4. What’s next for Uber?

    Hint: The solution still involves founder and ex-CEO Travis Kalanick.

    Exterior view of the headquarters of Uber in San Francisco. CREDIT: AP Photo/Eric Risberg

    Uber is a hot mess. But it didn’t just get that way.

    For a company that’s just six years old, Uber has already racked up quite a strong list of contenders for “Worst Year Ever.” There was 2014, when an executive was overheard threatening to stalk and harass a journalist who had written a critical story, and a litany of attacks committed by drivers against their passengers, which CEO Travis Kalanick flippantly dismissed in an infamous GQ profile. Or 2016, when the company lost several legal fights brought by drivers, regulators, and labor boards. But the world’s largest ride-sharing company has truly begun to crumble in 2017, the culmination of years of reporting on the company’s brash and fraternity-esque work culture.

    In a 2014 Vanity Fair piece, investors characterized Kalanick’s personality and leadership style almost fondly, crediting him for using “douche as a tactic, not a strategy” and dismissing critics by arguing that “it’s hard to be a disrupter and not be an asshole.” Kalanick likened himself to “fire and brimstone,” saying he was a “passionate entrepreneur.”

    For any organization, workplace culture is usually dictated by leadership from the top down. But when that culture is toxic, a company rots like a diseased tree — crumbling from the inside and then collapsing altogether.

    The Uber we’ve come to know fully collapsed late Tuesday when Kalanick resigned as CEO, under pressure from five of the company’s biggest investors. He still controls a majority of the company’s voting shares and maintains his seat on the board of directors.

    The sexist workplace culture at Uber that Travis Kalanick leaves in his wake

    The great Uber scandal of 2017—former engineer Susan Fowler’s scathing indictment of the company’s pervasive sexism combined with an executive exodus—was the catalyst for that collapse, triggering a harassment probe that led to more than 20 firings, two executive and board member resignations, and now the resignation of the company’s CEO.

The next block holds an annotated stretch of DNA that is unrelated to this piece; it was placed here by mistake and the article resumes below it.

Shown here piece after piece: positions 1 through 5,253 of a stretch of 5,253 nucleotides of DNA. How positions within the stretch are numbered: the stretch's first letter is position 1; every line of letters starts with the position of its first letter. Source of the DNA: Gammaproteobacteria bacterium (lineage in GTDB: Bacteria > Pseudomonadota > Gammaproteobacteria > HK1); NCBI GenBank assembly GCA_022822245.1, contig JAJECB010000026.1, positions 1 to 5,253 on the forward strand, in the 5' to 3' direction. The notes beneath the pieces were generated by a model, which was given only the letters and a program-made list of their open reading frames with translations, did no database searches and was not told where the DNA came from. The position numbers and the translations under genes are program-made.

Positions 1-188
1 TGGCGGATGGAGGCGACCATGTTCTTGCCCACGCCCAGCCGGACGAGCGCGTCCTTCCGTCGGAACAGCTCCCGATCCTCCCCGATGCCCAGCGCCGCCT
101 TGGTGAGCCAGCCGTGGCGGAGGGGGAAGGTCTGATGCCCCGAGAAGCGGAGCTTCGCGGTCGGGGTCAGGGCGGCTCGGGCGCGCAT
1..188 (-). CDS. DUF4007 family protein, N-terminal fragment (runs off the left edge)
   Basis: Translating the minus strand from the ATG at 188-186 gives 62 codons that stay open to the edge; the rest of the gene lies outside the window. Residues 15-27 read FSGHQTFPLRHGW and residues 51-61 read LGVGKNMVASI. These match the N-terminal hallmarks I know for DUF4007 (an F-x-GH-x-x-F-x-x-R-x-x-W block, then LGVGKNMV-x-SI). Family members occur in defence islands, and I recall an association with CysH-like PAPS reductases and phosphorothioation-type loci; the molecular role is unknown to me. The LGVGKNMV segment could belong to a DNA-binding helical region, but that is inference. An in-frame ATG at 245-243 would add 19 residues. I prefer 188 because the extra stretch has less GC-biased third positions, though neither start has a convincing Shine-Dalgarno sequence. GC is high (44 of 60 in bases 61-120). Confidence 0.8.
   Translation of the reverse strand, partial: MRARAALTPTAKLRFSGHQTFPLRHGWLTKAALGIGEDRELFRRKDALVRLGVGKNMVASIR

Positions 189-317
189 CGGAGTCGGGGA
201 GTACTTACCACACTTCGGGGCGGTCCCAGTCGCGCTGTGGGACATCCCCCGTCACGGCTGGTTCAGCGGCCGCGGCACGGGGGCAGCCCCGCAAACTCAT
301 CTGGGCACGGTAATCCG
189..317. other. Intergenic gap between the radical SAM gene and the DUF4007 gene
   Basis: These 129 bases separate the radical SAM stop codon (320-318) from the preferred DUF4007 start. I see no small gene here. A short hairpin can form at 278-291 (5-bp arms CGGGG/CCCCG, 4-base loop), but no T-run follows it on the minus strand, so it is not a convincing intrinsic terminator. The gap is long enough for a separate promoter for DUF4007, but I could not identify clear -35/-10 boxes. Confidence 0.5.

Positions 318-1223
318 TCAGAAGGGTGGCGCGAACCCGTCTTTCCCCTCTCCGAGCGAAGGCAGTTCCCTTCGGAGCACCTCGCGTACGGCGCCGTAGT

But there were other signs that Uber’s do-what-you-want-and-win-at-all costs culture was harmful to its employees. Thirty-three year old Joseph Thomas killed himself in April after working just five months at Uber. In less than half a year, the father and husband who taught himself to code felt beaten down by Uber’s culture, his wife Zecole Thomas told USA Today. It was a culture where Thomas discouraged his wife from visiting him at lunch because it wasn’t “that kind of environment” and, in the lead up to his suicide, he began questioning his own skills that he honed at LinkedIn. He had no history of mental health issues, nor did he display any difficulty in handling stress. But he was black — and, like Fowler, a minority at a company that seemed to facilitate marginalization on every level of management.

    Uber’s exclusion of women and people of color, while not atypical for Silicon Valley, was likely a byproduct of the company’s “always be hustling” ethos that rewarded high-performers regardless of how inappropriate their behavior. And as is often the case, those excluded groups can often be barometers for a company’s culture — leaving companies with toxic environments at a higher rate than their white male counterparts.

    “Values are hot air. They don’t mean anything. If you go work in an organization, they say ‘we value integrity’ or ‘we value team work’ — God knows what it really means.”

    Armed with 47 recommendations from an investigation led by former U.S. Attorney General Eric Holder, a newly appointed COO to oversee business changes, and Kalanick’s resignation from CEO, there’s an opportunity for change at the ride-sharing company.

    But what does it mean for a company to change its culture? Is it even possible for Uber — a multi-billion dollar company that derived its success from bending and breaking the rules — to survive such catastrophic events?

    Charles O’Reilly, an organizational business management professor at Stanford University, says it is, but there are a lot of variables.

    “Often what happens when people talk about culture, they talk about values,” he said. “Values are hot air. They don’t mean anything. If you go work in an organization, they say ‘we value integrity’ or ‘we value team work’ — God knows what it really means.”

    Real values, O’Reilly said, are “the pattern of behavior that’s reinforced by people on systems.” The people in this equation are senior management, middle management, and then your peers. The system is how those people are rewarded. That is how duties and tasks are measured, what behavior is rewarded and approved of, and what gets employees high status.

    “When there is great agreement about what the pattern of behavior is that you have to engage in to succeed, that is a social control system,” he said.

    Every organization — non-profits, government, startups, and major corporations — has a system. And for employees to be deemed successful, they have two choices: assimilate to the culture or risk being outcast.